“I didn´t set out to collide with people, but I did. And I think anytime anybody goes against the party line in America, they get you back by making you look ridiculous. They don´t have to lock you in jail; they just make you look like .”
As for his extreme music and even more extreme stage actions (which often resulted in no small amount of blood and self-inflicted physical damage), Mr. Pop cites a novel inspiration: his love for such legendary progressive-jazz saxophonists as John Coltrane, Albert Ayler and Archie Shepp.
“What I heard John Coltrane do with his horn I tried to do physically,” he says. “And the simplicity of the compositions is —- how should I put it? — encouraging to me, because I did not have more than an extremely rudimentary sense of chordings and song structure. And yet I heard these great and very listenable modern-jazz compositions being done over a bass line, or a simple snatch of a melody being stated and then returned to.
“It is very fluid and free and flexible music, and therefore convincing to me in a way that ‘A Whiter Shade of Pale´ is not. That is a rock adaptation of a piece of classical music that worked great, commercially, for listeners who couldn´t touch their toes — old white men or people who in 50 years would be old white men.
“If I have any honor at all, I have to mention that jazz is one more brilliant facet of black music, and all black music is the best. And I tried to do some of what I heard in jazz through the visual approach I did onstage.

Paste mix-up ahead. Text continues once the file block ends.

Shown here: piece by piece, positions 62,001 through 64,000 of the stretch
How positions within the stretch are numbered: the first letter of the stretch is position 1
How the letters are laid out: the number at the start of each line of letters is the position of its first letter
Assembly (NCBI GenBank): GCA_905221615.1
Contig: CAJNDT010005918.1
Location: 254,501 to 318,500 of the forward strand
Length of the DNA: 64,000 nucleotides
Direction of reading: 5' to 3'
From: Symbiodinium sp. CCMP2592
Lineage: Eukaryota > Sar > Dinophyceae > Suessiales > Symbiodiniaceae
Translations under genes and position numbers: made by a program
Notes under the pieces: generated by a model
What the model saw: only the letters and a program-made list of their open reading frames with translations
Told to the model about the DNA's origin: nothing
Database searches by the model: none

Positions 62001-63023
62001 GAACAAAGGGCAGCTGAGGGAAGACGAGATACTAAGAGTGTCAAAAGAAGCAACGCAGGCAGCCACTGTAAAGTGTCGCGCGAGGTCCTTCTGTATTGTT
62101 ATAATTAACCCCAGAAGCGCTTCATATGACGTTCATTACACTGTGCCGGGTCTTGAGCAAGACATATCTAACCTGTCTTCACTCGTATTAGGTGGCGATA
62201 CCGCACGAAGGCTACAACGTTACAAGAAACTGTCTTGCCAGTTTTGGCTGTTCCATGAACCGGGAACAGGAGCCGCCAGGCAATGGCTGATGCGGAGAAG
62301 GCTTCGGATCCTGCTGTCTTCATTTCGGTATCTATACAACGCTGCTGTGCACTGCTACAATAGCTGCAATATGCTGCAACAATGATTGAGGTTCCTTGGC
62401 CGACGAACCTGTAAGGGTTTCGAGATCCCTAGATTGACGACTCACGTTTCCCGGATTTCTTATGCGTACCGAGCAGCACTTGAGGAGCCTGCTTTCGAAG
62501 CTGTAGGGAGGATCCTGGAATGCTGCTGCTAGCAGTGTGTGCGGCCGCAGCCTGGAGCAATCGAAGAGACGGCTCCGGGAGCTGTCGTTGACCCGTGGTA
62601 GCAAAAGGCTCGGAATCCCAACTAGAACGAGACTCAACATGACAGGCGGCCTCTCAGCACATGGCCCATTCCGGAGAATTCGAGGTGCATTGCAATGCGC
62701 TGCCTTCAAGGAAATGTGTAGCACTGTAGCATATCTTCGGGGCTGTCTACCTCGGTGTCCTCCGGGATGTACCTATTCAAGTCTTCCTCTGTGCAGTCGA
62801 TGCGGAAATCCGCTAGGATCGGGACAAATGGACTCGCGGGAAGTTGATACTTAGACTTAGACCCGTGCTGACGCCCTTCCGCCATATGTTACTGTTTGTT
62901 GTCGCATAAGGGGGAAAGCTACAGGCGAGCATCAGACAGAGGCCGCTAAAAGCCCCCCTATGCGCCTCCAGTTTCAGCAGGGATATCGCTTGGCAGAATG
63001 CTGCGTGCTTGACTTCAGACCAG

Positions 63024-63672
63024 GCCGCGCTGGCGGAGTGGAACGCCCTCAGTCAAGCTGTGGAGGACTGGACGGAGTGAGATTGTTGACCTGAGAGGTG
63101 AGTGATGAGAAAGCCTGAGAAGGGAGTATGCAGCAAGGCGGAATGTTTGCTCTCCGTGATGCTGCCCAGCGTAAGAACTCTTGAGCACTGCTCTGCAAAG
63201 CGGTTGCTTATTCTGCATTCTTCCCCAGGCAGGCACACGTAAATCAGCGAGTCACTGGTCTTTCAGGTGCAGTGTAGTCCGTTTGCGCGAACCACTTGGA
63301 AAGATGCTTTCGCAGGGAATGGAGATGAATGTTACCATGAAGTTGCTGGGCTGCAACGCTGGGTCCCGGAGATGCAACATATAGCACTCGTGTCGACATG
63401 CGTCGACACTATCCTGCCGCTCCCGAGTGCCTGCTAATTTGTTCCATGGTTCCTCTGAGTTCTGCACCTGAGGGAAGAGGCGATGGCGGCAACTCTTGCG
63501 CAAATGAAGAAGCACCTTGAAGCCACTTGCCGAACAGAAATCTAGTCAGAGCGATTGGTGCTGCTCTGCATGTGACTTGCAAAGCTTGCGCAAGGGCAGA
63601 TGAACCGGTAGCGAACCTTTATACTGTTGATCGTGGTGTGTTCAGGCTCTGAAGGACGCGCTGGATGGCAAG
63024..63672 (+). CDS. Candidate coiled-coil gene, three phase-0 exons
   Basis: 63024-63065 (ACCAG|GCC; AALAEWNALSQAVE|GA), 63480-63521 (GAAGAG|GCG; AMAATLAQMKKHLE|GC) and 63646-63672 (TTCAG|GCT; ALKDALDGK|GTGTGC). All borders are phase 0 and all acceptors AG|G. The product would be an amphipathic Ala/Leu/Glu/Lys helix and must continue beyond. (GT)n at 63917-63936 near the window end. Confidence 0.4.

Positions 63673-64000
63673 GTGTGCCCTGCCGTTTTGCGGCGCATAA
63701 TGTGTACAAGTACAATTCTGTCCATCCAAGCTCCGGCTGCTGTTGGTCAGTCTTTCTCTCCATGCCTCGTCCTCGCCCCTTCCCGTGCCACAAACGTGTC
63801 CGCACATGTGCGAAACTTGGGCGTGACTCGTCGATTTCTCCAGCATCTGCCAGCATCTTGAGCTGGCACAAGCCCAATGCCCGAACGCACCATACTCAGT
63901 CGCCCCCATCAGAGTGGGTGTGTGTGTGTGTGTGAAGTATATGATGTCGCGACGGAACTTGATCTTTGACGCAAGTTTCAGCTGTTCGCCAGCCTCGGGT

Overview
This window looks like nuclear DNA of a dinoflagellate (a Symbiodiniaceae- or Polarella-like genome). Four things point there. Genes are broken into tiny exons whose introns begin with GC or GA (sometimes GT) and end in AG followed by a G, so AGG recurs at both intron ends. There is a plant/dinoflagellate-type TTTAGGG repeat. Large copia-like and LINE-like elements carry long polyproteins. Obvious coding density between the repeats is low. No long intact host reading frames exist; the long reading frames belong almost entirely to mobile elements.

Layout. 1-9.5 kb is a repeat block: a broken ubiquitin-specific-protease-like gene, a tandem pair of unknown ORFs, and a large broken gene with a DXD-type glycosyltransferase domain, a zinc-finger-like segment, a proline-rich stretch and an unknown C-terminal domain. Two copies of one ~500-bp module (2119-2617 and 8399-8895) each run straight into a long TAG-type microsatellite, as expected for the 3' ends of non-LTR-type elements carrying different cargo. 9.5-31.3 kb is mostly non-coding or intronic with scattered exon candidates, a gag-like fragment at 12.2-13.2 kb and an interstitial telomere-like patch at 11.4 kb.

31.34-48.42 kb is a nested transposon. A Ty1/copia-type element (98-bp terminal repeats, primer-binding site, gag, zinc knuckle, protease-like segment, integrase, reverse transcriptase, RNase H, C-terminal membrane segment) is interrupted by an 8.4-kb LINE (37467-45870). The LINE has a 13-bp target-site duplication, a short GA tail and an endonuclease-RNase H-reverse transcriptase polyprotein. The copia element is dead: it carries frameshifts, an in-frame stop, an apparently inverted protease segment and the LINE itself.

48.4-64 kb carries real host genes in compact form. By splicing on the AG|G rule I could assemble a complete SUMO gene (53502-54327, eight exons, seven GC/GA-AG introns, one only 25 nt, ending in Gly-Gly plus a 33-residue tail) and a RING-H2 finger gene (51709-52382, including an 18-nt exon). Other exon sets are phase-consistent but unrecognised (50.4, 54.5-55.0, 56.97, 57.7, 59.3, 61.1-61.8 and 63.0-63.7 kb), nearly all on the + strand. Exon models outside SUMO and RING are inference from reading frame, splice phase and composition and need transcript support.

“I kept the structures loose enough that they allowed for events that were particular and special and would never happen again on another night, yet still have some structure.
“I heard the sax floating, and I tried to float as a person, in general. I tried to float 24 hours a day. Like, when I first started listening to James Brown, I got rid of all the chairs and sofas in my home.”
“I started sitting on the ground,” Mr. Pop explains, “because I thought I could get in touch with the Earth and learn to dance. Because most white people need a stick of dynamite … to dance. It kind of helped me. I started off bridging the gap between rock and what is generally termed the avant-garde, or the artsy … side of life. I also have one foot firmly rooted in vulgar commercial .”
Mr. Pop´s most recent solo album, 1999´s “Avenue B,” found him turning away from rock to desolate torch songs that suggest a meeting between Frank Sinatra and Brazilian bossa-nova pioneer Antonio Carlos Jobim in a bar that might be called Impending Doom.
The album found Mr. Pop crooning such grim lines as: “It was in the winter of my 50th year when it hit me / I was really alone, and there isn´t a hell of a lot of time left.”
The album´s intensely personal tone and shift to understated music gave Mr. Pop a new lease on life artistically, but it confounded most listeners. His next release, due in June, returns to his hard-driving rock style.
Where does this rock legend see himself in 10 or 15 years?
“Probably with a chick a lot younger than me and doing regular work, regular music work,” he says.
“Who knows? But one has certain limitations of one´s talents. I wonder what I´d do if I had Mariah Carey´s voice?” he muses, launching into a falsetto scat vocal. “Maybe I would have been a parakeet like her, because I wouldn´t have to develop any taste.”